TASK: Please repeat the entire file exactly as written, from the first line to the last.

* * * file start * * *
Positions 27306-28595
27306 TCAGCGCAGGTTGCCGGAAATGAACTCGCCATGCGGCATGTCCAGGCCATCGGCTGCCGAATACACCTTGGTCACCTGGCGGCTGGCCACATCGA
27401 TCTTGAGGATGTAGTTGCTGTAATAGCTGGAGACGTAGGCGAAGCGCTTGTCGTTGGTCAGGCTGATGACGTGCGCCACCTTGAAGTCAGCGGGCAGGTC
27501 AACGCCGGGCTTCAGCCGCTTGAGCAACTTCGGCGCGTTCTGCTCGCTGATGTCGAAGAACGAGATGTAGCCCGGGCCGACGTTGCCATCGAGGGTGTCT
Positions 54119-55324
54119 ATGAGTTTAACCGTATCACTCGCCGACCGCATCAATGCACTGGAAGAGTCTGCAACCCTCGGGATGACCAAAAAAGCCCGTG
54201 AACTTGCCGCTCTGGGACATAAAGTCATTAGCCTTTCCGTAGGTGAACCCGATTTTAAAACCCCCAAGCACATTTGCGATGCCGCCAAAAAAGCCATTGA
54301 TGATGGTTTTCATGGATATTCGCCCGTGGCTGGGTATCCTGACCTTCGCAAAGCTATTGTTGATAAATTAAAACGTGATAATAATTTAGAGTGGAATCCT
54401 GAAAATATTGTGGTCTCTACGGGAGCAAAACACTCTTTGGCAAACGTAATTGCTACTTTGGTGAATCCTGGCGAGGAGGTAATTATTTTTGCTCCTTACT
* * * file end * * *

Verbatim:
Positions 27306-28595
27306 TCAGCGCAGGTTGCCGGAAATGAACTCGCCATGCGGCATGTCCAGGCCATCGGCTGCCGAATACACCTTGGTCACCTGGCGGCTGGCCACATCGA
27401 TCTTGAGGATGTAGTTGCTGTAATAGCTGGAGACGTAGGCGAAGCGCTTGTCGTTGGTCAGGCTGATGACGTGCGCCACCTTGAAGTCAGCGGGCAGGTC
27501 AACGCCGGGCTTCAGCCGCTTGAGCAACTTCGGCGCGTTCTGCTCGCTGATGTCGAAGAACGAGATGTAGCCCGGGCCGACGTTGCCATCGAGGGTGTCT
Positions 54119-55324
54119 ATGAGTTTAACCGTATCACTCGCCGACCGCATCAATGCACTGGAAGAGTCTGCAACCCTCGGGATGACCAAAAAAGCCCGTG
54201 AACTTGCCGCTCTGGGACATAAAGTCATTAGCCTTTCCGTAGGTGAACCCGATTTTAAAACCCCCAAGCACATTTGCGATGCCGCCAAAAAAGCCATTGA
54301 TGATGGTTTTCATGGATATTCGCCCGTGGCTGGGTATCCTGACCTTCGCAAAGCTATTGTTGATAAATTAAAACGTGATAATAATTTAGAGTGGAATCCT
54401 GAAAATATTGTGGTCTCTACGGGAGCAAAACACTCTTTGGCAAACGTAATTGCTACTTTGGTGAATCCTGGCGAGGAGGTAATTATTTTTGCTCCTTACT